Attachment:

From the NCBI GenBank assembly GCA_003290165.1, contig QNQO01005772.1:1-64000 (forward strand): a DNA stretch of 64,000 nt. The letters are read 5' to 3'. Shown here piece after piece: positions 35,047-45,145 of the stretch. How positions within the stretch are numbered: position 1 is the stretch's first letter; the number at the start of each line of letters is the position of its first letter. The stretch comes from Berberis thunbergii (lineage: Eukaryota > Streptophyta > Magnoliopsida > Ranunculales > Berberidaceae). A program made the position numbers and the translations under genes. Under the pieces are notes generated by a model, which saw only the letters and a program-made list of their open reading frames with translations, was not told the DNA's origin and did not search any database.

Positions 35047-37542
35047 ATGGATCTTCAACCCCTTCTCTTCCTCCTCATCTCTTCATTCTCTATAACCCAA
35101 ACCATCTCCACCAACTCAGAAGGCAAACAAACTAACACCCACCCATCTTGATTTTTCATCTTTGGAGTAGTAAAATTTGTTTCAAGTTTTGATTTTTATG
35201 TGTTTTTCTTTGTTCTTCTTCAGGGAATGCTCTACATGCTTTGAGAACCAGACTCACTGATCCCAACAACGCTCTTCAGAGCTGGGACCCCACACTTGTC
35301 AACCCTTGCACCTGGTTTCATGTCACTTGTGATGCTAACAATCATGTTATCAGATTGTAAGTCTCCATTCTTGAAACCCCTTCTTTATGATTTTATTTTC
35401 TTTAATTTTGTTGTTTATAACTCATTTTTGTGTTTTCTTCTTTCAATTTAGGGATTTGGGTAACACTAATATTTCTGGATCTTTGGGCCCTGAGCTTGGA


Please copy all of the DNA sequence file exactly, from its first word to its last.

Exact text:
From the NCBI GenBank assembly GCA_003290165.1, contig QNQO01005772.1:1-64000 (forward strand): a DNA stretch of 64,000 nt. The letters are read 5' to 3'. Shown here piece after piece: positions 35,047-45,145 of the stretch. How positions within the stretch are numbered: position 1 is the stretch's first letter; the number at the start of each line of letters is the position of its first letter. The stretch comes from Berberis thunbergii (lineage: Eukaryota > Streptophyta > Magnoliopsida > Ranunculales > Berberidaceae). A program made the position numbers and the translations under genes. Under the pieces are notes generated by a model, which saw only the letters and a program-made list of their open reading frames with translations, was not told the DNA's origin and did not search any database.

Positions 35047-37542
35047 ATGGATCTTCAACCCCTTCTCTTCCTCCTCATCTCTTCATTCTCTATAACCCAA
35101 ACCATCTCCACCAACTCAGAAGGCAAACAAACTAACACCCACCCATCTTGATTTTTCATCTTTGGAGTAGTAAAATTTGTTTCAAGTTTTGATTTTTATG
35201 TGTTTTTCTTTGTTCTTCTTCAGGGAATGCTCTACATGCTTTGAGAACCAGACTCACTGATCCCAACAACGCTCTTCAGAGCTGGGACCCCACACTTGTC
35301 AACCCTTGCACCTGGTTTCATGTCACTTGTGATGCTAACAATCATGTTATCAGATTGTAAGTCTCCATTCTTGAAACCCCTTCTTTATGATTTTATTTTC
35401 TTTAATTTTGTTGTTTATAACTCATTTTTGTGTTTTCTTCTTTCAATTTAGGGATTTGGGTAACACTAATATTTCTGGATCTTTGGGCCCTGAGCTTGGA